At the end of the night, as my two friends and I left the boardwalk my friend Mike suddenly said, "Hey, check out that guy over there." I turned my head just in time to see a small, older man standing in a dark driveway peering into the window of a bungalow right off the main drag. A Peeping Tom, who was startled by the sound of our voices and scurried away.

This led to conjecture about the man's motives. Could he be the bungalow's owner who locked himself out? Unlikely; otherwise why did he allow us to interrupt his mission? If he was a "peeper," at what was he peeping? Did he peep on a regular basis, or was this a special occasion? My friend Mike said he probably peeped all around the neighborhood, which led me to add that he was taking advantage of the town's "$9.95 All U Can Peep" policy.

We continued riffing in this vein for so long that it dawned on me that we were becoming as obsessed with the Peeping Tom as he was with, well, the object of his peeping.

Were we meta-peepers?

My friend Michael had the last word: "Since God knows all and sees all, isn't he the ultimate Peeper?"

Thursday, July 19, 2007

Uniqueness of the masses

A current Time Warner Cable TV spot ends with the announcer's exhortation, "Share your individuality with people just like you."

Friday, July 13, 2007


I bought a package of caramelized walnuts from Balducci's. The ingredients listed were "walnuts, sugar, honey." Then in capital letters were printed the words "CONTAINS WALNUT."

It's as if they had to reassure you that the food you just bought is exactly what it purports to be.

And it got me thinking...Humans should come with their own ingredients list. A label on their clothing. For one thing, it would make dating much easier and allow you to completely bypass potential sociopaths (which comprise at least 75 percent of the population of Manhattan).

For example, you see an attractive woman at a party and start a conversation. She seems interested -- she's curious and enthusiastic about your work, she touches your arm frequently, smiles constantly and laughs at your jokes. Then you lean in (or perhaps turn her over) to read her label: "Ingredients: self-involvement, egocentrism, superficiality, materialistic bent, insensitivity, erratic personality. May contain nut."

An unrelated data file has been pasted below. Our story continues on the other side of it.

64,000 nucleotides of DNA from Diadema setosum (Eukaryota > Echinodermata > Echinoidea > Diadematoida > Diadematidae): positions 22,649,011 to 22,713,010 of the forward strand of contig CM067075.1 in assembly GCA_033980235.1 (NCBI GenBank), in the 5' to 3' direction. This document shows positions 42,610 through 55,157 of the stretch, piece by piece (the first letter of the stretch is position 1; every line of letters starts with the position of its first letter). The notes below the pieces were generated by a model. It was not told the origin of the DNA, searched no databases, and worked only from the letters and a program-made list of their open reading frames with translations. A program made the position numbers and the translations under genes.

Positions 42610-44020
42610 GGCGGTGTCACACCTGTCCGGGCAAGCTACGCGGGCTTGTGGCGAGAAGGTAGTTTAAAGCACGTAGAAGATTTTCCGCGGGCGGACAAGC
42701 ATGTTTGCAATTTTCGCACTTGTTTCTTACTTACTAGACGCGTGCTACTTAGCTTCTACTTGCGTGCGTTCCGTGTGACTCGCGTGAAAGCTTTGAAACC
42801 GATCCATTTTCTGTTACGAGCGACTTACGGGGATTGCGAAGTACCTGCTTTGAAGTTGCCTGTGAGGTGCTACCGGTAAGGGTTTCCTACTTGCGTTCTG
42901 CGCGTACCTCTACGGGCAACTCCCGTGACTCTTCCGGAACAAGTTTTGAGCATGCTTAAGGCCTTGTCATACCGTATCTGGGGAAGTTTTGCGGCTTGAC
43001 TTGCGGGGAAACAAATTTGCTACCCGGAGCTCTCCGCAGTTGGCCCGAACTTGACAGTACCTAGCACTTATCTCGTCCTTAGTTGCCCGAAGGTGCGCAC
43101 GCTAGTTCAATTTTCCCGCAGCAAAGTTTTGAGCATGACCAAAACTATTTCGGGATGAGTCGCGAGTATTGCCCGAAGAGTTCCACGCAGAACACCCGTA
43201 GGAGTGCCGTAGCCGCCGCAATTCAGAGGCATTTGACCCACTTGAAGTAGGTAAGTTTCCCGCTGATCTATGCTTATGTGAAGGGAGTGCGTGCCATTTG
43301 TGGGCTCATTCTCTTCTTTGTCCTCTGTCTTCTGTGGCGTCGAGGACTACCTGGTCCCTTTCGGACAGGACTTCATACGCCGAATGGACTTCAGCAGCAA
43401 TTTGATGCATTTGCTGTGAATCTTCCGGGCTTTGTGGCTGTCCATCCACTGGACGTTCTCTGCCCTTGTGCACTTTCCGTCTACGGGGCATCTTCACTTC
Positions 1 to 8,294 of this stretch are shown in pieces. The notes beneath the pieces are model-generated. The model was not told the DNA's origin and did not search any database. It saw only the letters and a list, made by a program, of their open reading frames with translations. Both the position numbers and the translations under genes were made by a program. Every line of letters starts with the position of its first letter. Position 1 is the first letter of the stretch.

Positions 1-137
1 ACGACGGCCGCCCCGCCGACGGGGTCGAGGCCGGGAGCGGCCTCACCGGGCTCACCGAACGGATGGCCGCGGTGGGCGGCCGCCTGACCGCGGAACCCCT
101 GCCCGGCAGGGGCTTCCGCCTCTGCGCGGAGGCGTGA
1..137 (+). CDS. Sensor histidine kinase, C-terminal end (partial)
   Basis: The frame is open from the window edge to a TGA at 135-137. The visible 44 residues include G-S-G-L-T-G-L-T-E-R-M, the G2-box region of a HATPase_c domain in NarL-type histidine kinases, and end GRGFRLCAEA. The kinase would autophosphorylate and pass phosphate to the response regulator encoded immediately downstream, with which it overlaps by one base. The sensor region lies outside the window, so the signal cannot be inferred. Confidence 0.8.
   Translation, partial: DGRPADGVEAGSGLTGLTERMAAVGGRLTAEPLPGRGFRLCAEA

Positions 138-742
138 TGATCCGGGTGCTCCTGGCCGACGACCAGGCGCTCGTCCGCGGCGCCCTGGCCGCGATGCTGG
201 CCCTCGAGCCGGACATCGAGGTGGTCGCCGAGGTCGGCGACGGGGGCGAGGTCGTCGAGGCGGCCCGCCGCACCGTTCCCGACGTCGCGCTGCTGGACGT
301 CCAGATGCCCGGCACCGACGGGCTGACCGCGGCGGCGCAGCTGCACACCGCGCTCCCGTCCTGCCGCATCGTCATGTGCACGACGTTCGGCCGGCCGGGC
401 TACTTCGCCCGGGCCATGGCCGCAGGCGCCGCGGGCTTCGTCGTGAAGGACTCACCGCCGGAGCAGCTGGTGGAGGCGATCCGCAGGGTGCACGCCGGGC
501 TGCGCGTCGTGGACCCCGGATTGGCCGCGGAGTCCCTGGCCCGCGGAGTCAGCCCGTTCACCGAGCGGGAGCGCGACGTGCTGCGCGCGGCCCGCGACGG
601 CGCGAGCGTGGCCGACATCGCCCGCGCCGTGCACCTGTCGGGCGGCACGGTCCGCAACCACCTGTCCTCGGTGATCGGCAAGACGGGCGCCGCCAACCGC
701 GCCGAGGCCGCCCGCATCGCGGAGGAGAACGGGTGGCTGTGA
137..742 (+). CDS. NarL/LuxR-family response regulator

Tuesday, July 10, 2007

Next, the "Overture to Lohengrin," but first the Philharmonic would like to congratulate Sammy Liebowitz on his bar mitzvah

Last night, I attended an event at Lincoln Center that was part of their outdoor "Midsummer Night's Swing" dance season. My longtime friend and virtuoso saxophonist Michael Hashim was leading an exceptional band in a program of the music of Billy Strayhorn. In other words, consummate musicians playing some of the greatest music ever written.

At one point, I was dancing with a young woman around 21. She had come with a group of friends to celebrate one of the friend's birthday. While we were dancing, she complained to me that she had asked Michael if he would announce the friend's birthday and he had replied, "Uh, no." She seemed to think that his was some sort of bar band whose duties included taking requests ("Hey, can you play "Money, Cash, Ho's"?) and announcing milestone events in the lives of audience members. She hadn't the slightest idea that she had been granted the privilege of attending an event of rare musical importance and sublimity. (The Billy Strayhorn Orchestra, as Michael calls the band, plays many obscure arrangements retrieved from the archives of Duke Ellington and elsewhere, and the costs in time and money for research, transcriptions, copying, gathering the musicians, rehearsals, etc., puts practical limitations on the frequency of such concerts. In fact, the band hadn't played at Lincoln Center in four years.)

But all this was unknown and probably incomprehensible to the young woman.

Can you imagine some bozo attending a concert of the New York Philharmonic and asking Lorin Maazel, "Oh, before you do Stravinsky's 'Rite of Spring,' could you play 'Happy Birthday' for my girlfriend?"